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Clovis Community Medical Center answering the call to conserve water

Just as new water restrictions go into effect in cities across the state, Clovis Community Medical Center is answering the call to conserve.
Thursday, July 31, 2014
Just as new water restrictions go into effect in cities across the state, Clovis Community Medical Center is answering the call to conserve. The project will be the city's first and largest private user of recycled water.

"We've had a lot of designers and people involved in this making sure we do something really wonderful," said Clovis Community Medical Center Director of facilities John Hall.

In the last few weeks, crews at the hospital began installing the first of 50 miles of purple pipes and are now connecting them to the city's main line that runs along Temperance Avenue.

"It's exciting to be part of a system like this that's so proactive," said Hall.

The new, designated infrastructure will be built in five phases -- and will be used to carry millions of gallons of treated wastewater to the hospital -- for landscaping.

"When it's all completed, because of the size of this campus, we're expanding our landscaping now because of the availability of recycled water. So when it's all said and done it will be approaching about 30-40 million gallons a year we'll be using," added Hall.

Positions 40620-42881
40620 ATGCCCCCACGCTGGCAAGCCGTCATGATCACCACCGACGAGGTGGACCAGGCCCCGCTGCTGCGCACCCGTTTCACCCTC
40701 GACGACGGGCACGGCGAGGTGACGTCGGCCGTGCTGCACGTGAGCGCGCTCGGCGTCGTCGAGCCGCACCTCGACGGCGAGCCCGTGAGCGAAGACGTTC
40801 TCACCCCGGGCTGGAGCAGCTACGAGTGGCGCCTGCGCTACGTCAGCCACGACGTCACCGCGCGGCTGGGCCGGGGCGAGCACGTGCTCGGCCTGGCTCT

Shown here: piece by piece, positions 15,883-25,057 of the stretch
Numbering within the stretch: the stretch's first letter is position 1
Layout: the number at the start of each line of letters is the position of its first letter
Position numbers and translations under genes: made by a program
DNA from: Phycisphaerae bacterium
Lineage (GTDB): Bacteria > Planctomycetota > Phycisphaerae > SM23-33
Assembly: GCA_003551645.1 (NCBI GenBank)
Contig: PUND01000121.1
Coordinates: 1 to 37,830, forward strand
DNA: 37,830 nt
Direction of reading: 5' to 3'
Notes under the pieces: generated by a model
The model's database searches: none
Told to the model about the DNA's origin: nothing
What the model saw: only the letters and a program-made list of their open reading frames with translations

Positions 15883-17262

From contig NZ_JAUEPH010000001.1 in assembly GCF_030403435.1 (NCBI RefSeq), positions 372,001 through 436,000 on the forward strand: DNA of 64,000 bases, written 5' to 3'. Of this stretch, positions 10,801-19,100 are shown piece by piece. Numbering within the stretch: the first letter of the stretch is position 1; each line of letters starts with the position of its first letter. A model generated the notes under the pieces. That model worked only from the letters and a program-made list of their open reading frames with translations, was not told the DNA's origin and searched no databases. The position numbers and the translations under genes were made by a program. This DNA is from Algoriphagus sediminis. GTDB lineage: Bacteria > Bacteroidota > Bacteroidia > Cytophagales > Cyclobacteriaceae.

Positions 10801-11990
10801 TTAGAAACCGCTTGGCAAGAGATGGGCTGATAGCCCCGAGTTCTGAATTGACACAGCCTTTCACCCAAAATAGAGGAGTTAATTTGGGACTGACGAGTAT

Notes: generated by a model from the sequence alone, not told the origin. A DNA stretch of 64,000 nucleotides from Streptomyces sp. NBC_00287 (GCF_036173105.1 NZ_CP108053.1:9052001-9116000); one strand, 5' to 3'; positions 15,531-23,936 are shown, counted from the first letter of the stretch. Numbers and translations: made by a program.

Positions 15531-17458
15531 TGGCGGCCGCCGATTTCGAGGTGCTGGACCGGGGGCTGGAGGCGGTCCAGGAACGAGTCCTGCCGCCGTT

As part of its mission to conserve water in the ongoing drought, the hospital is also planting drought-tolerant trees, bushes and shrubs.

The new landscape will also feature open spaces with walking paths and benches for patients, staff members and visitors to enjoy.

A park-like setting removing the demand for potable water on the city's system --- by using recycled water instead.

"I think one; it shows it can be used safely and the hospital is being a good steward of our resources," said Assistant Public Utilities Director for the city of Clovis, Lisa Koehn.

The large lawn areas in front of the hospital were also replaced by a more drought resistant variety. Hall said Bermuda grass uses about 50% less water and will also be irrigated using recycled water from the purple pipes.

The project is expected to be complete in October.



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